Blank, Steve, and Bob Dorf. The Startup Owner's Manual: The Step-by-Step Guide for Building a Great Company. K & S Ranch, 2012.

Another relevant book is:

Maurya, Ash. Running Lean: Iterate from Plan A to a Plan That Works. 2nd ed. Sebastopol, CA: O'Reilly Media, 2012.

April 3, 2012

Millennials Wiser on Environment than Gen Xers and Baby Boomers

(p. 6A) "I was shocked," said Jean Twenge, a psychology professor at San Diego State University who is one of the study's authors.

. . .

Researchers found that, when surveyed decades ago, about a third of young baby boomers said it was important to become personally involved in programs to clean up the environment. In comparison, only about a quarter of young Gen Xers - and 21 percent of Millennials - said the same.

Meanwhile, 15 percent of Millennials said they had made no effort to help the environment, compared with 8 percent of young Gen Xers and 5 percent of young baby boomers.

. . .

The analysis was based on two long-term surveys of the nation's youth. The first, the University of Michigan's Monitoring the Future project, is an annual survey of thousands of high school seniors, from which data from 1976 through 2008 was used.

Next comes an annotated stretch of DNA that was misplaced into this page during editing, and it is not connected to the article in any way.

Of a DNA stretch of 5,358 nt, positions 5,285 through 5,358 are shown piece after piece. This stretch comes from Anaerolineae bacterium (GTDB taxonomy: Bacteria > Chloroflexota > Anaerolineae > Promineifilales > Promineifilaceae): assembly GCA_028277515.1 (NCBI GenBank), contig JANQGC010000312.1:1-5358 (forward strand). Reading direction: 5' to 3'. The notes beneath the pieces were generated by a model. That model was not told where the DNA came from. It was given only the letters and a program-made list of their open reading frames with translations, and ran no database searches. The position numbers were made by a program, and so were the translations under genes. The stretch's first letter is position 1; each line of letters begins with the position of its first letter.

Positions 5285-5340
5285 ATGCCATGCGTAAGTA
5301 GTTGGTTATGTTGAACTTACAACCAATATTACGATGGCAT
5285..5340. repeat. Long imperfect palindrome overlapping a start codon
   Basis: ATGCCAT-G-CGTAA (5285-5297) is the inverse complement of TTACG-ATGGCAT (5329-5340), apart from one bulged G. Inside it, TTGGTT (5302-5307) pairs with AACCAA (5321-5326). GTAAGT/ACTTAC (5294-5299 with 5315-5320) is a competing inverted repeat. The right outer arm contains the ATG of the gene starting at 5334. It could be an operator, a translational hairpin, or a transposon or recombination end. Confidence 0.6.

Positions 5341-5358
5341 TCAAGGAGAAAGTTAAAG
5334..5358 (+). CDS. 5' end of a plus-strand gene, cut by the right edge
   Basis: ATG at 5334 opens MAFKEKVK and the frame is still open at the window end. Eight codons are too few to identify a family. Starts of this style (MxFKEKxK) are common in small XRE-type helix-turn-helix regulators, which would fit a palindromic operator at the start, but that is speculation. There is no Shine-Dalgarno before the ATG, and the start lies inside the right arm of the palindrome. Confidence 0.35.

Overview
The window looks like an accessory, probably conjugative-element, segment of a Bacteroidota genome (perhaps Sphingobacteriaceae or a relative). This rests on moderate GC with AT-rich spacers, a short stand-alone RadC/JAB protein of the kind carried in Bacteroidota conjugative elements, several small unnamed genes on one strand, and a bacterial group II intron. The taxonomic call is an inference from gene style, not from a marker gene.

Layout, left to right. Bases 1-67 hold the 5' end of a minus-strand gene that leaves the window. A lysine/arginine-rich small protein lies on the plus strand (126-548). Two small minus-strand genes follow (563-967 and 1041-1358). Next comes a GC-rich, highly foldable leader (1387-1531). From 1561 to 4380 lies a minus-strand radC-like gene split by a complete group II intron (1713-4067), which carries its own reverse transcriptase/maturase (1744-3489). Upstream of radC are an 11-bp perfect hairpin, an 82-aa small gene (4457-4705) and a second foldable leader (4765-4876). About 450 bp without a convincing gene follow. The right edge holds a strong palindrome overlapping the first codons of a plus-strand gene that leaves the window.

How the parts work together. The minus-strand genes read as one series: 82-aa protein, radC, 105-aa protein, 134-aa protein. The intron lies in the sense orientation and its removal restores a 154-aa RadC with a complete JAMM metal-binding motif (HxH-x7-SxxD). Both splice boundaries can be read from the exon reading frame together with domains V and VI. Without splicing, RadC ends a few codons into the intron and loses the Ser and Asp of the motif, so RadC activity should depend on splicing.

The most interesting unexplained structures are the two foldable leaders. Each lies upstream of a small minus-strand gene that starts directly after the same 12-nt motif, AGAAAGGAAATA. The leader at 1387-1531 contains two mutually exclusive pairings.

Other data came from the American Freshman project, another large annual national survey, administered by the Higher Education Research Institute. Those responses came from thousands of first-year college students, from the years 1966 through 2009. Because of the large sample sizes, the margin of error was less than plus-or-minus half a percentage point.

For the full story, see:

MARTHA IRVINE. "'Reduce, Reuse, Recycle' Not a Mantra for Young People." Omaha World-Herald (Sat., March 17, 2012): 6A.

(Note: ellipses added.)

(Note: the online version of the article was dated Thursday March 15, 2012 and had the title "Study: Young people not so 'green' after all.")

April 2, 2012

"The Word "Sustainable" Is Unsustainable"

SustainableCartoon2012-03-24.jpgSource of cartoon: http://xkcd.com/1007/

April 1, 2012

"Being Able to Work on a Great Project"

(p. 133) Recruiting was brisk; the magnet for talent was not the pay, generally mediocre, but rather the allure of taking part in the first fully computer-animated feature film. "Disney gave us a very modest budget [$17.5 million] for Toy Story," Guggenheim said. "Although that budget went up progressively over time, it didn't afford for very high salaries, unfortunately. We tried to make the other working conditions better. Just the enthusiasm of being able to work on a great project is as often as not what attracts artists and animators."


Price, David A. The Pixar Touch: The Making of a Company. New York: Alfred A. Knopf, 2008.

(Note: italics and brackets in original.)

(Note: my strong impression is that the pagination is the same for the 2008 hardback and the 2009 paperback editions, except for part of the epilogue, which is revised and expanded in the paperback. I believe the passage above has the same page number in both editions.)